Tickets: $28.50 ($23.50 U of M faculty, staff, students, alumni)
Moderated by Mary Nichols, Dean, College of Continuing Education.
A book signing and dessert reception follows the conversation.
Please note that the College of Continuing Education at the University of Minnesota is sponsoring this event as part of its series of Great Conversations. PWH receives no income from this event. CCE covers the costs of the event, although we will be running the Video Diary booth for participants.
Daniel Ellsberg was born in Detroit
in 1931. After graduating from Harvard in 1952 with a B.A. summa cum
laude in Economics, he studied for a year at King's College, Cambridge
University, on a Woodrow Wilson Fellowship. Between 1954 and 1957,
Ellsberg spent three years in the U.S. Marine Corps, serving as rifle
platoon leader, operations officer, and rifle company commander.
From 1957-59 he was a Junior Fellow in the Society of Fellows, Harvard University. He earned his Ph.D. in Economics at Harvard in 1962 with his thesis, Risk, Ambiguity and Decision, a landmark in decision theory which was recently published. In 1959, he became a strategic analyst at the RAND Corporation, and consultant to the Defense Department and the White House, specializing in problems of the command and control of nuclear weapons, nuclear war plans, and crisis decision-making. He joined the Defense Department in 1964 as Special Assistant to Assistant Secretary of Defense (International Security Affairs), John McNaughton, working on Vietnam. He transferred to the State Department in 1965 to serve two years at the U.S. Embassy in Saigon, evaluating pacification on the front lines.
On return to the RAND Corporation in 1967, he worked on the Top Secret McNamara study of U.S. Decision-making in Vietnam, 1945-68, which later came to be known as the "Pentagon Papers". In 1969, he photocopied the 7,000 page study and gave it to the Senate Foreign Relations Committee; in 1971 he gave it to the New York Times, the Washington Post and 17 other newspapers. His trial, on twelve felony counts posing a possible sentence of 115 years, was dismissed in 1973 on grounds of governmental misconduct against him, which led to the convictions of several White House aides and figured in the impeachment proceedings against President Nixon.
Since the end of the Vietnam War, Daniel has continued to be a leading voice of moral conscience, serving as a lecturer, writer and activist on the dangers of the nuclear era, government wrongdoing and the urgent need for patriotic whisteblowing.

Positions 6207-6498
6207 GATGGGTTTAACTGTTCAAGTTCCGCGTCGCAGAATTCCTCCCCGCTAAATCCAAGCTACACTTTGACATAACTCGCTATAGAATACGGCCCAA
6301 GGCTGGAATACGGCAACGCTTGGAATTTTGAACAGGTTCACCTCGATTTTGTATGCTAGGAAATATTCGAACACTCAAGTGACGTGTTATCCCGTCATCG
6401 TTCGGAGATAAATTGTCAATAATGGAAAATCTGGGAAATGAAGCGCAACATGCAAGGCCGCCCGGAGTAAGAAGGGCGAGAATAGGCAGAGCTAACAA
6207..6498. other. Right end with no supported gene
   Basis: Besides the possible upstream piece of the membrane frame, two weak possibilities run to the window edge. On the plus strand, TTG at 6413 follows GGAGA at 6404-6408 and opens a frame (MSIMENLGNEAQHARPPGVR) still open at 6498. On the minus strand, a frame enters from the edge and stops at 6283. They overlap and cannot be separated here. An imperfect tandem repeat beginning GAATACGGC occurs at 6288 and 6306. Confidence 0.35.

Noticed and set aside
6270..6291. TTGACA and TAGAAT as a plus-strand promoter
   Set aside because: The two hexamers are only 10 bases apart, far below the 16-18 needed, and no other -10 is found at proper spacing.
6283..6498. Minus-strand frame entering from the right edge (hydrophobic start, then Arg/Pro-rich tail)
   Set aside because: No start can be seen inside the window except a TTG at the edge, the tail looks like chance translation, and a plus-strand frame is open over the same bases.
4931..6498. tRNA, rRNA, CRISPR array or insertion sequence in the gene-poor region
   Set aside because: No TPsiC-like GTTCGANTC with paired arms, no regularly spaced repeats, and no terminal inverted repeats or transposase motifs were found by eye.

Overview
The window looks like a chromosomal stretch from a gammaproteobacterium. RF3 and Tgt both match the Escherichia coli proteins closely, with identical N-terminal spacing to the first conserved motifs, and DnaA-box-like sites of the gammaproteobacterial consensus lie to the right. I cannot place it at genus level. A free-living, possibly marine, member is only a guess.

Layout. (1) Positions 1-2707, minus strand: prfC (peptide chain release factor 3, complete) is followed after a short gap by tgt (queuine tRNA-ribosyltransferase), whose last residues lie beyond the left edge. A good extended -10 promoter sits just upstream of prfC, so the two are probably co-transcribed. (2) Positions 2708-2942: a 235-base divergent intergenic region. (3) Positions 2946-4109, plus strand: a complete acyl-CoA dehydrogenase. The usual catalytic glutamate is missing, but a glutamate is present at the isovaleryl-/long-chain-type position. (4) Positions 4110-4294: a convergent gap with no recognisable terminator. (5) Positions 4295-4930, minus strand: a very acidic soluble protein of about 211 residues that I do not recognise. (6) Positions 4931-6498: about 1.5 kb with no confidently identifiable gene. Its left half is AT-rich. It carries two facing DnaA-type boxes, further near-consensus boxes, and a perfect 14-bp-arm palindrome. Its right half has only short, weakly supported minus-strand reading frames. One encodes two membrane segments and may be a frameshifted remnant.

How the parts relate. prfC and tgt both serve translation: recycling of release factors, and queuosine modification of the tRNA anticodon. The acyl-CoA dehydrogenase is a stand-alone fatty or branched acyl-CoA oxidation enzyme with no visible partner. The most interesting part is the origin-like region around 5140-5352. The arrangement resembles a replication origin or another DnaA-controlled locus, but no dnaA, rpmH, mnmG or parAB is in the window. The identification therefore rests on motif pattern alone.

To encourage national security whistleblowing, Daniel launched the Truth-Telling Project in 2004 with “A Call to Patriotic Whistleblowing.” The Project aims to reach current government insiders, journalists, lawyers, lawmakers, and the American public with an urgent appeal for revealing the truth about government cover-up and lies before the next war. Collaborating with the ACLU, National Security Whistleblowers Coalition (NSWBC), the Project on Government Oversight, and other organizations, the Truth-Telling Project provides a personal and legal support network for government insiders considering becoming truth-tellers.
Daniel’s book Secrets: A Memoir of Vietnam and the Pentagon Papers reached bestseller lists across the nation. It won the PEN Center USA Award for Creative Nonfiction, the American Book Award, the Bay Area Book Reviewers Association Prize for Non-Fiction, and was a Finalist for the Los Angeles Times Book Prize.
In 2005 the Nuclear Age Peace Foundation awarded Daniel their first Fellowship for his lifetime commitment and continued efforts toward the advancement of peace, nuclear disarmament, and truth-telling.
In August 2005 the Ellsberg Fund for Truth Telling was established to enable Daniel to continue the work he is uniquely qualified to do as a prominent whisteblower—speaking, writing and activism to encourage more national security whistleblowing and to alert the nation to the dangers of government abuses of power.
In December 2006 Daniel was awarded the 2006 Right Livelihood Award, known as the “Alternative Nobel Prize,” in Stockholm, Sweden. He was acknowledged “for putting peace and truth first, at considerable personal risk, and dedicating his life to a movement to free the world from the risk of nuclear war.”
Daniel continues to serve as a public speaker, giving
lectures at conferences and universities, and countless press, radio
and Internet interviews. His recent essay, “The Next War”,
featured in the October 2006 issue of Harpers magazine, urges government
officials to reveal truths about government secrecy and nuclear planning—with
documents—to avert a possible attack on Iran.
Daniel Ellsberg lives in Northern California with his wife, Patricia Marx Ellsberg. Their son, Michael Ellsberg, is a freelance developmental editor and lives in Buenas Aires. His oldest son, Robert Ellsberg, is publisher and editor-in-chief of Orbis Books. His daughter, Mary Carroll Ellsberg, is senior program officer of the Program for Appropriate Technology in Health (PATH). He has 5 grandchildren.
Daniel is currently working on a nuclear memoir on the dangers of the nuclear policies of the U.S. and other nuclear states and a call for worldwide nuclear glasnost.
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